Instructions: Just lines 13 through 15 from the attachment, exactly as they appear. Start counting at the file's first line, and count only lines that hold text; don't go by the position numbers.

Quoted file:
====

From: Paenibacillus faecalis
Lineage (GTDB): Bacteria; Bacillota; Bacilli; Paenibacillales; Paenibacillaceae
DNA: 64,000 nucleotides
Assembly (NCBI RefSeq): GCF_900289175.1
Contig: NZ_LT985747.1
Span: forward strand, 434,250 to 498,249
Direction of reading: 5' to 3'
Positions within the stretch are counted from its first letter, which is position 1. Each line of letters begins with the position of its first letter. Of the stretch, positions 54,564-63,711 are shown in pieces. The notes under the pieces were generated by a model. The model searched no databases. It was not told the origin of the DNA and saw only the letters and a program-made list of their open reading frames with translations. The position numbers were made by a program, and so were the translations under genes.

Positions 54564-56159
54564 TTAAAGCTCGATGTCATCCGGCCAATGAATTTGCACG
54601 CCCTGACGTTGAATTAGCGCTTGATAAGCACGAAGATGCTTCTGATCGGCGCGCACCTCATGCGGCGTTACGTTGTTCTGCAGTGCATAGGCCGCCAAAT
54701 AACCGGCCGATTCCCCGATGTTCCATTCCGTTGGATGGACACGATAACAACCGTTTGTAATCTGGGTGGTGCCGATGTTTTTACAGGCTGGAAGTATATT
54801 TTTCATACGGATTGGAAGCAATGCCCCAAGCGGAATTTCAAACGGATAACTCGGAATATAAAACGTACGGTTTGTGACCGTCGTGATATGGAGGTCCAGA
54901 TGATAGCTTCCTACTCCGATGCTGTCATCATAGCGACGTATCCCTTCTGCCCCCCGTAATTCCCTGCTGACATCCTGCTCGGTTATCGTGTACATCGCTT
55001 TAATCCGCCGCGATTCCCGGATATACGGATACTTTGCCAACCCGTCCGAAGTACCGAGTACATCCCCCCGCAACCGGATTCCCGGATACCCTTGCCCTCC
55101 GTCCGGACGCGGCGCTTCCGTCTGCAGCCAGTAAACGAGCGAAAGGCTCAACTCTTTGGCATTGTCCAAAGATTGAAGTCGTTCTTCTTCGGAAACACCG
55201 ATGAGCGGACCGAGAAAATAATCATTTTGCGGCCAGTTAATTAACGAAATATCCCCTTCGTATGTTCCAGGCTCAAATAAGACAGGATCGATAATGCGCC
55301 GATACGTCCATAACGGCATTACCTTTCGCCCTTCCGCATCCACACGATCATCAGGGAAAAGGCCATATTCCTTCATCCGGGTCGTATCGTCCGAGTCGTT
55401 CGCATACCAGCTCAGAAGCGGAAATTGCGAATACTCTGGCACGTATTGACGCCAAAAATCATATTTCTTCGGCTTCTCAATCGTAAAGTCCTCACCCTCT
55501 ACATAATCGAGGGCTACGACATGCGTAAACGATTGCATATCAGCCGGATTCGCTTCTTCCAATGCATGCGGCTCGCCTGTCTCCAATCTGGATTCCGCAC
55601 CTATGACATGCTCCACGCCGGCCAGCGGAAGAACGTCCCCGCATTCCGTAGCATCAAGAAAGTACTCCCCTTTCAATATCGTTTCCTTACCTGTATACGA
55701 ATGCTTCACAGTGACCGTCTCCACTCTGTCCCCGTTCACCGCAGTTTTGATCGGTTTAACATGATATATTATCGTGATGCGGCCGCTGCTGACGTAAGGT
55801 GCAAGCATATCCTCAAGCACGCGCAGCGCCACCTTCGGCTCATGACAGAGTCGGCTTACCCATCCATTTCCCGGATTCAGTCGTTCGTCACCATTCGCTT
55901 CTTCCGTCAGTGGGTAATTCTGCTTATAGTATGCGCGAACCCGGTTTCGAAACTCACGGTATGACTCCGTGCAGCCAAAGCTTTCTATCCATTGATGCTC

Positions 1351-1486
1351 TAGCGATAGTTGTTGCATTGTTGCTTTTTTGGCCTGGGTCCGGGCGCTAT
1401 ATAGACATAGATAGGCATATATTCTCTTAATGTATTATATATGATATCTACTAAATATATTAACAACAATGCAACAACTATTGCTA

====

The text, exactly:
54801 TTTCATACGGATTGGAAGCAATGCCCCAAGCGGAATTTCAAACGGATAACTCGGAATATAAAACGTACGGTTTGTGACCGTCGTGATATGGAGGTCCAGA
54901 TGATAGCTTCCTACTCCGATGCTGTCATCATAGCGACGTATCCCTTCTGCCCCCCGTAATTCCCTGCTGACATCCTGCTCGGTTATCGTGTACATCGCTT
55001 TAATCCGCCGCGATTCCCGGATATACGGATACTTTGCCAACCCGTCCGAAGTACCGAGTACATCCCCCCGCAACCGGATTCCCGGATACCCTTGCCCTCC